02-Planeta_manchette_175x100
Allegrini 2018

"LOVE IS LIKE WINE ... IT TAKES TIME". NATURE, FAMILY, AND, OF COURSE, WINE ARE ALL IN "RETURN TO BURGUNDY", THE LATEST FILM BY FRENCH DIRECTOR CÉDRIC KLAPISCH, INSPIRED BY HIS FATHER AND THE TIME EFFECT ON WINEMAKING

"Love is like wine ... it takes time". The nectar of the gods continues to fascinate the world of cinema and this time its victim is Cédric Klapisch, French director and screenwriter known for "The Spanish Apartment", who has returned home to make film about wine that he has had in mind since 2010. It is called, "Return to Burgundy", which will be released in theaters on October 19th. The story is about three siblings - Jean, Juliette and Jérémie – that get together to manage the farm their father left them. The film narrates over a year’s time, marking the rhythm of the succession of seasons, how the three young adults rediscover and reinvent their family ties, thanks to the passion for the wine that unites them.

“In 2010, I contacted some wine growers I knew”, said Klapisch talking about the idea for the film, “because I had never taken part in a grape harvest and was curious to see how they did their job. I told myself, without really knowing why, that there was something significant in this. In 2011, I returned to watch the harvest, but, unlike the previous year, the weather was gray, it had rained a lot and the clusters were much less beautiful. I could clearly see how the winemaking process was tied to the nuances of time”. The French director has always been linked to the wine world thanks to his father, who conveyed his culture and interest in Burgundy. So, wine has become an opportunity to talk about the family.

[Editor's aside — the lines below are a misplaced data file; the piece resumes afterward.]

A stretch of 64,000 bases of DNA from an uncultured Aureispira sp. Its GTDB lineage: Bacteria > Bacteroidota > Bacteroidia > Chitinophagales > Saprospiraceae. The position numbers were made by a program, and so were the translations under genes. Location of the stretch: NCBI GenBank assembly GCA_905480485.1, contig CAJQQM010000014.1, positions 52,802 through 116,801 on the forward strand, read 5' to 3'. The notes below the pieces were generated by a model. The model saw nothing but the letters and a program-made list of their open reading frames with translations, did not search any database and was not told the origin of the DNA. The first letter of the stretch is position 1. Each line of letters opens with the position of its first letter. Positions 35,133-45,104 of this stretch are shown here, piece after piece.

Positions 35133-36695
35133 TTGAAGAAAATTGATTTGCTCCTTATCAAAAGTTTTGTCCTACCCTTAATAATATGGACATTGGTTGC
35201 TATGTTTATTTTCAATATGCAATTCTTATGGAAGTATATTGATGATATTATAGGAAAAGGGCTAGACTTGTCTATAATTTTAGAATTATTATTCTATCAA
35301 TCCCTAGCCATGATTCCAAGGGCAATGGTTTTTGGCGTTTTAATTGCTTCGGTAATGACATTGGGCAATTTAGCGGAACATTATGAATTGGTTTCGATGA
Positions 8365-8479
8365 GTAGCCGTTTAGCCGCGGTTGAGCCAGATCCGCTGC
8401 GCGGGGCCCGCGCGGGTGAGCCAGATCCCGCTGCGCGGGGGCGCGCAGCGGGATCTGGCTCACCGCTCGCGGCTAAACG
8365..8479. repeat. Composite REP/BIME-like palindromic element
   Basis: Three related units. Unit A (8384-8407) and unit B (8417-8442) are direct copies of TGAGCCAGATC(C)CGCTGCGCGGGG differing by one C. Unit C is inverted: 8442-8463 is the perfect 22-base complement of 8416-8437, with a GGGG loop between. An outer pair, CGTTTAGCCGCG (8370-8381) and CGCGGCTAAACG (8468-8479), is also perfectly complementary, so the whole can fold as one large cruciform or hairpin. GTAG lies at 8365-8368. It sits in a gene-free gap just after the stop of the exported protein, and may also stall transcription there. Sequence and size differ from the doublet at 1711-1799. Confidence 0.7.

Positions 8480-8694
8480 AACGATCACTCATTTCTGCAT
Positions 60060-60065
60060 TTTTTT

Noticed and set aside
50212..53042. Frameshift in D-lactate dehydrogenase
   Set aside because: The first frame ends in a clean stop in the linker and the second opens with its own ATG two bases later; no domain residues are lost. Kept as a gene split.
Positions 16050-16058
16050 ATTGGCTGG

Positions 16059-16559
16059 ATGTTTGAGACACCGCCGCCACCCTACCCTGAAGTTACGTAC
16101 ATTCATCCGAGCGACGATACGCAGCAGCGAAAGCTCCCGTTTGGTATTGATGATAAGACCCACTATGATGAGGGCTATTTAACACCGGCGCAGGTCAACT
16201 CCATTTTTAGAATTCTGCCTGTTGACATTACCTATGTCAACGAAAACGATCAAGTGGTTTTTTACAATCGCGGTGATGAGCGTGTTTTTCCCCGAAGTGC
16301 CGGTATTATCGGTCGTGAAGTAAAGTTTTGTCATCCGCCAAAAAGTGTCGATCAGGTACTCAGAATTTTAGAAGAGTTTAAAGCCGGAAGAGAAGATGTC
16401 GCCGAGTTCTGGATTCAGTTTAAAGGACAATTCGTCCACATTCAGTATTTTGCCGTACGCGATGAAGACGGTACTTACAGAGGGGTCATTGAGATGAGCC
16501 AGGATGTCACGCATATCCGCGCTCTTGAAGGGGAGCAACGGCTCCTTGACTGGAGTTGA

“I have always associated wine”, the director confessed, “to the idea of inheritance, like in families. What we inherit from our parents and what we pass on to our children. Burgundy seemed the obvious choice to me. The wine companies here are, in general, more family-friendly”.

"Return to Burgundy" addresses many different themes from the idea of time, to the bond with the family, the relationship with nature that today is narrowing the gap between the rural and urban world, cultural heritage passed on from parents to children.
It is a concentration of complex concepts, “just like wine, because otherwise”, the director said, “What's in a glass of wine? The terroir; that is, the combination of a particular climate, sun, rain, soil geology. Each element gives a scent, a taste, and a particular density to wine. I think the element of human intervention is also fundamental: the choice of the type of viticulture, the methods of cultivation. I find it fascinating that there are hundreds of different owners in Mersault and hundreds of different methods of interpreting this territory. When a wine-maker signs a bottle of wine, it's like a filmmaker who signs a movie”.

Copyright © 2000/2018


Contatti: info@winenews.it
Seguici anche su Twitter: @WineNewsIt


Questo articolo è tratto dall'archivio di WineNews - Tutti i diritti riservati - Copyright © 2000/2018

Altri articoli